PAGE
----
Students Discover Creative Ways to Make Money
Junior Jess Willsey’s dream is to open her own bakery in Chicago, but for now she’s opening her own bakery out of her kitchen in Ballwin.
Willsey used her free time during the stay-at-home order last March to launch J Dubs Sweets. Having made the logo for her business in a Graphic Design class prior to the Alternate Learning Plan, she was able to start with a brand and has grown her business since then.
“All of my friends and family have been super supportive and think it’s so cool that I’m already starting to achieve my dream,” Willsey said. “My friends always make me laugh because they always say ‘remember me when your bakery gets famous’.”
The amount of orders she receives differs from week to week, so the amount of revenue varies as well, though she has made over $3,000 since April.
In addition to running this business, Willsey also started working at Crumbl Cookies in Des Peres.
“I make more money consistently with my actual job, but I like being able to know my customers and make personal connections and get all the feedback directly,” Willsey said.
Willsey communicates with customers via text, email, Instagram DM and Facebook DM.
Gooey butter cookies and sugar cookies have been most popular recently because they look good and taste good and the sugar cookies can be decorated to your liking, Willsey said.
Cupcakes also have become a popular treat among her customers and she even receives the occasional cake order. As for delivery, customers can either pick up or meet her halfway or Willsey can drop off orders; however, there is a fee depending on the distance.
Many students pick up jobs to bring in extra money for themselves or their household, and some, like Willsey, venture outside the traditional job market to do so.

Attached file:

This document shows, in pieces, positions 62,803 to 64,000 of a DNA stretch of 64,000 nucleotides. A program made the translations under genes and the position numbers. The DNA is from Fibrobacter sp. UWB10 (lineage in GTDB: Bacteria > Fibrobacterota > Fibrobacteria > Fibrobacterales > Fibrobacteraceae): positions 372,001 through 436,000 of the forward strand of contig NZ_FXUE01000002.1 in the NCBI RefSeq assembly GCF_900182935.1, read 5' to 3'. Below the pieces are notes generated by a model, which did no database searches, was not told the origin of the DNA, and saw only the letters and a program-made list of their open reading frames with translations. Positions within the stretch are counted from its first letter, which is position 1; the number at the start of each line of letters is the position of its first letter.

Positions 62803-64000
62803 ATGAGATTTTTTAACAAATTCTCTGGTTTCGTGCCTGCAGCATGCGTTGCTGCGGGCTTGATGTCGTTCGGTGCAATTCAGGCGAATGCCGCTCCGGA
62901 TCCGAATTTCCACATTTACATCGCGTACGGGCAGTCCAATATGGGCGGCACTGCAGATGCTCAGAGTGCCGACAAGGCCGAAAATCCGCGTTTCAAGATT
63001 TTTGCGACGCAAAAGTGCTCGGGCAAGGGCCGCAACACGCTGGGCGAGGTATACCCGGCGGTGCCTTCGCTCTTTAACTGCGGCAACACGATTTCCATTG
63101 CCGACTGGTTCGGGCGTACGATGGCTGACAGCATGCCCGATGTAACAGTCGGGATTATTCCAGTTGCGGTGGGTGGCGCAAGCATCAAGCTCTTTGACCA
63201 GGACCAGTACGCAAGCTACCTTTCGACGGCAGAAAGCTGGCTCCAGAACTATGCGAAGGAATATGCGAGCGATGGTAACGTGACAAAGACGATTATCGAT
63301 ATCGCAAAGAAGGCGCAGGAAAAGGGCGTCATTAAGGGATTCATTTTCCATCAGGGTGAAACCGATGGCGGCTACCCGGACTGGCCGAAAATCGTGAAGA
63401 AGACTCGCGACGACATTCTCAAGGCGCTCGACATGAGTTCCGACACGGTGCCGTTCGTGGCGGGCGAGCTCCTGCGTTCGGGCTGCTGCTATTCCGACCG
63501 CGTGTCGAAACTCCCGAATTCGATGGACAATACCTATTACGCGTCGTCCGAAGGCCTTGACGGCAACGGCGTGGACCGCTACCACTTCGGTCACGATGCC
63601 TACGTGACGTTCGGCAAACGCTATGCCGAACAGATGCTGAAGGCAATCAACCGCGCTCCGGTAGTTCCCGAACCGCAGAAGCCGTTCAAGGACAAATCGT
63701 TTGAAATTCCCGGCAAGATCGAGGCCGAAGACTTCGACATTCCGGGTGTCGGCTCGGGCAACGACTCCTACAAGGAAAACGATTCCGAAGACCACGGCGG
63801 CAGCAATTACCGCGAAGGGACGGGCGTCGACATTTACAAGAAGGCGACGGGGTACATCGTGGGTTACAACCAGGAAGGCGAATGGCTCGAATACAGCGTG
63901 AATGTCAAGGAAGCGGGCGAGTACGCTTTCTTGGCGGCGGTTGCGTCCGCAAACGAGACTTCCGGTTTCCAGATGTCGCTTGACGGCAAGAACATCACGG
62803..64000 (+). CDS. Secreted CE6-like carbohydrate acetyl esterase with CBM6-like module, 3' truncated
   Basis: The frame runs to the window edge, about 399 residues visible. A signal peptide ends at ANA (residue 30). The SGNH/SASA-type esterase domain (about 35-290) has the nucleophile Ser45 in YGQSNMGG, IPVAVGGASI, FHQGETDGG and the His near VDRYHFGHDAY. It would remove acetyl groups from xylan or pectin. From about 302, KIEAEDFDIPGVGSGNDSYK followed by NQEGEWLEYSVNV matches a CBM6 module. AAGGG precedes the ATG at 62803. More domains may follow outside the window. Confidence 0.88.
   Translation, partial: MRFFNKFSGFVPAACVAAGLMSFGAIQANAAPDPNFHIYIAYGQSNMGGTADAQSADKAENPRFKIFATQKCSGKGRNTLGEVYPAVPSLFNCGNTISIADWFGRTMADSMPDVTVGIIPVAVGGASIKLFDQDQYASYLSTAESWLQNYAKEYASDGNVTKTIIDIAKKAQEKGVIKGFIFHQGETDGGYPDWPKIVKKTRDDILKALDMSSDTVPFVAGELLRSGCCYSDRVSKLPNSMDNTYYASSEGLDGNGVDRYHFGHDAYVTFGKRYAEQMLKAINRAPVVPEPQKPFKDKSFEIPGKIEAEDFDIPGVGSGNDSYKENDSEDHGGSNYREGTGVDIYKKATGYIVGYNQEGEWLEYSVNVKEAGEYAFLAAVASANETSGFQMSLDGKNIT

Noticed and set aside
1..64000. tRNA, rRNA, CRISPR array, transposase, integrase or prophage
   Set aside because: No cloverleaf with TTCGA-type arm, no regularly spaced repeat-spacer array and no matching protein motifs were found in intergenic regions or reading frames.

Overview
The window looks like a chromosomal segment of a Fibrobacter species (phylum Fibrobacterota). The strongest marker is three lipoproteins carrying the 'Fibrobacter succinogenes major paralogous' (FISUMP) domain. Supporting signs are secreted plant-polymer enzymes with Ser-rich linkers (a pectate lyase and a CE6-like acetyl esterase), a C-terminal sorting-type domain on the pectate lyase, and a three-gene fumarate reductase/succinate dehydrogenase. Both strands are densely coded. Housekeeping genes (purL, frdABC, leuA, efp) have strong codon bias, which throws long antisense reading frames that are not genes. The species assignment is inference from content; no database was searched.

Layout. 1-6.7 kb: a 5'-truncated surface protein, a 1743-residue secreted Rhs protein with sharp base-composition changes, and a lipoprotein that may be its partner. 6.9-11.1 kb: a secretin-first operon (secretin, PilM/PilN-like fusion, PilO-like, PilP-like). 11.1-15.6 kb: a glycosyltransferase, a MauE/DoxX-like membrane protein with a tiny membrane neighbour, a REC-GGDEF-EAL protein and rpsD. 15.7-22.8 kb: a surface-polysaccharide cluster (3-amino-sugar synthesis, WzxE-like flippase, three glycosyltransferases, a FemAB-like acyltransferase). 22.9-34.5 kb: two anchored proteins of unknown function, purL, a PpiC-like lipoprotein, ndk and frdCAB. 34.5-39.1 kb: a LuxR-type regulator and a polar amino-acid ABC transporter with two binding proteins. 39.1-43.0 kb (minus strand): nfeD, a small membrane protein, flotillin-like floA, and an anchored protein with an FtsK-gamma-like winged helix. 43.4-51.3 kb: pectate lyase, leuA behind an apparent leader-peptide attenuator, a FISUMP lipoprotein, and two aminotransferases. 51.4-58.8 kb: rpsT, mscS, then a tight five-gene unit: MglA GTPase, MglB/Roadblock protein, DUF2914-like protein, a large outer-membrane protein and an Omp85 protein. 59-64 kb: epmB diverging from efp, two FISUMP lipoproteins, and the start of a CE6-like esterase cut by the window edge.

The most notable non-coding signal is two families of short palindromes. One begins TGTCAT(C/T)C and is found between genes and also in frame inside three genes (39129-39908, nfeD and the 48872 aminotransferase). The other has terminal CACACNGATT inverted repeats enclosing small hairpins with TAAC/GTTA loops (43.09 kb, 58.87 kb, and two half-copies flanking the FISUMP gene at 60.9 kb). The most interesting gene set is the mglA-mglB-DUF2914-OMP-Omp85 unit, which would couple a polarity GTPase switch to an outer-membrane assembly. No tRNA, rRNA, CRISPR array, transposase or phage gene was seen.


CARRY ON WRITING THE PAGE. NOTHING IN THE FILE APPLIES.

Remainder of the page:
Sarah Henderson, junior, was inspired by tutorials on Pinterest and Tik Tok on how to make glass album covers.
“I wanted to make one for my friend’s birthday, and it was pretty simple so I thought, ‘Why not sell them?’” Henderson said.
Henderson first prints a screenshot of the requested song and puts it under the glass before tracing it with a white paint pen and glueing the picture requested to be the album cover.
Though previously $8, Henderson now charges $12 per album cover because the demand and time to make them have both increased. The glass comes from dollar store frames, and instructions are shared with customers about how to hang the plaque on the wall as well as hooks.
She communicates with her customers via Instagram Direct Message and has delivered most packages herself to peoples’ doorsteps.
The plaques can be customized for friends or family with their favorite artists and songs. The process is time efficient for Henderson, and she gives herself about a week to make each plaque unless directly requested otherwise.
Though she considers the profit she makes from these plaques relatively good money, this serves as a “side hustle” for Henderson who has another job working as a party princess for Enchanted Events singing and interacting with kids at their parties as Disney characters.
“I do not keep track of the money I’m making from this because I see it as a very temporary thing,” Henderson said. “I don’t see myself selling outside of my friends and people who follow me on social media.”
Chloe Inman, junior, also works as a party princess and goes beyond just birthday parties. She also participates at meet and greets as well as charity events. Inman, who participates in theater and show choir, enjoys the way she has been able to incorporate her passions into her work.
“I wanted to find a fun way to be acting but still have a job,” Inman said. “I am always acting and singing at this job, and that is something I really enjoy.”
Due to COVID-19, fewer parties and meet and greets have occurred, and because most parties occured outdoors, winter is more difficult. However, Zoom meetings of the characters are offered in place of in-person interaction.
Inman has an Instagram account where she posts pictures from the events she attends as well as herself in full costume and make-up for the character she is portraying.
“I love getting to see how happy it makes the kids with smiles on their faces,” Inman said. “Especially when we do charity events for kids that are sick with cancer. I love brightening up their day.”
Marin Ellington, senior, is the Editor in Chief of the Marquette Messenger. In addition to her involvement in student journalism at Marquette, she is an...